State: Mill Neck Manor School for the Deaf was reimbursed for 'inappropriate' expenses
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A state audit report that Mill Neck Manor School for the Deaf overcharged taxpayers more than $280,000 for expenses -- including salary and perks for the school's executive director -- has renewed demands for tougher statewide oversight of private special-education centers.
State Comptroller Thomas DiNapoli, in a statement released Thursday, rebuked both the Mill Neck school and the state Education Department. The agency is responsible for overseeing more than 300 private schools, both nonprofit and for-profit, that receive state reimbursement for services to students with disabilities.
"As we have seen in numerous audits, providers are taking advantage of lax oversight of the state's special education programs," DiNapoli stated. "The state Education Department needs to improve its oversight of these providers to ensure public monies are being spent properly."
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The Mill Neck school's executive director, Mark Prowatzke, has been on medical leave since October and was unable to comment, officials there said Thursday.
Chief financial officer William Charon issued a staunch defense against the state's report, contending auditors were "excessive" in disallowing the school's claims for reimbursement. Auditors erred in calculating that Prowatzke spent much of his time administering five other agencies affiliated with the school, he said, adding that the director devoted at least 85 percent of his schedule to the school itself.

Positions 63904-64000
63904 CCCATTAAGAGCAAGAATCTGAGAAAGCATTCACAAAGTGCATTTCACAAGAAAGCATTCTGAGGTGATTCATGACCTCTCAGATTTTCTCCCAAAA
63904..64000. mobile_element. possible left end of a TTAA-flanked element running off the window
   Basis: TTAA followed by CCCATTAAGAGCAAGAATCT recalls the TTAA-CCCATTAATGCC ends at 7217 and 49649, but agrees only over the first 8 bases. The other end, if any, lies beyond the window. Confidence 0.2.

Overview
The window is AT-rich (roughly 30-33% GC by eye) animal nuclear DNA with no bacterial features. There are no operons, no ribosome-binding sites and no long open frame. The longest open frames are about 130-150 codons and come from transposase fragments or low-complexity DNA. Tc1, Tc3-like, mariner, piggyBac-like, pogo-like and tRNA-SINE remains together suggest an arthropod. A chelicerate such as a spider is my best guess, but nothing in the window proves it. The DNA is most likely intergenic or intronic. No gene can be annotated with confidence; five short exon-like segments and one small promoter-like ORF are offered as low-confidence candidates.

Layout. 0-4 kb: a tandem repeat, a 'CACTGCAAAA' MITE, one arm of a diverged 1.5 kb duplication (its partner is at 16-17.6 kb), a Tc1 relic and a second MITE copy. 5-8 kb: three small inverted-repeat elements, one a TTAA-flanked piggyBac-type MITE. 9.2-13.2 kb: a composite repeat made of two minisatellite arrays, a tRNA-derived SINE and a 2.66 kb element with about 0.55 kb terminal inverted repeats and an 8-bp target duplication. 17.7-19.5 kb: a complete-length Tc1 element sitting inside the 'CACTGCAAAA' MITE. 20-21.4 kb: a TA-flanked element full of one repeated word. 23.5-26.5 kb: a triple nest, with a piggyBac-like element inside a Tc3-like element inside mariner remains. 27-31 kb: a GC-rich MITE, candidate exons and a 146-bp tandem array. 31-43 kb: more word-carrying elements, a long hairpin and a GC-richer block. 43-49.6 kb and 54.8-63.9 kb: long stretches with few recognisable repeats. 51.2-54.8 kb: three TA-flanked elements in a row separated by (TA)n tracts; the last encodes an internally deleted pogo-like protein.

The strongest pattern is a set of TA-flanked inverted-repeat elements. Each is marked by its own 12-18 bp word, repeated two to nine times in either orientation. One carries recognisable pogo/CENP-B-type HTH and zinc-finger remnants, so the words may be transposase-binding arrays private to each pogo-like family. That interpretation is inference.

"Dr. Prowatzke leads a fine organization serving deaf and severely disabled individuals, both adults and children -- he's devoted his life to that," said Charon, noting that the director's record includes a doctoral degree and 35 years in his career field.
State auditors, however, said the school had not provided documentation on how Prowatzke spent his time.
Auditors reported unjustified expense claims including $64,817 in salary payments to Prowatzke, $11,934 in utilities, repairs, maintenance and landscaping equipment for the executive director's on-campus residence, and $7,688 in vacation costs.
The audit covered a two-year period ended on June 30, 2010. Prowatzke's total annual salary during that period was $166,000, according to Charon.
In a separate response, Sharon Cates-Williams, a deputy state education commissioner, agreed with auditors' findings and pledged the agency will seek to recover "inappropriate and unsupported" expenses from the Mill Neck school.
Cates-Williams said the department will review its oversight of private special-education centers statewide to see if more stringent supervision is needed.
The deputy education commissioner made a similar pledge in December, after the comptroller's office found "widespread fraud" by private special-education schools statewide. A month earlier, the state Board of Regents took initial steps to improve oversight, including a rule requiring any new centers to be nonprofit.
Established in 1951, Mill Neck Manor School for the Deaf is a nonprofit, privately managed agency with 200 students ranging in age from infants to high schoolers. Students include both the profoundly deaf and those with other communication disorders.
The school occupies an 86-acre former estate in Mill Neck Village on Oyster Bay Town's North Shore.It is among a statewide group of eleven "4201 schools" -- so named because they are covered by that section of state education law -- that receive state funding in exchange for providing free services to children who are deaf, blind or physically disabled.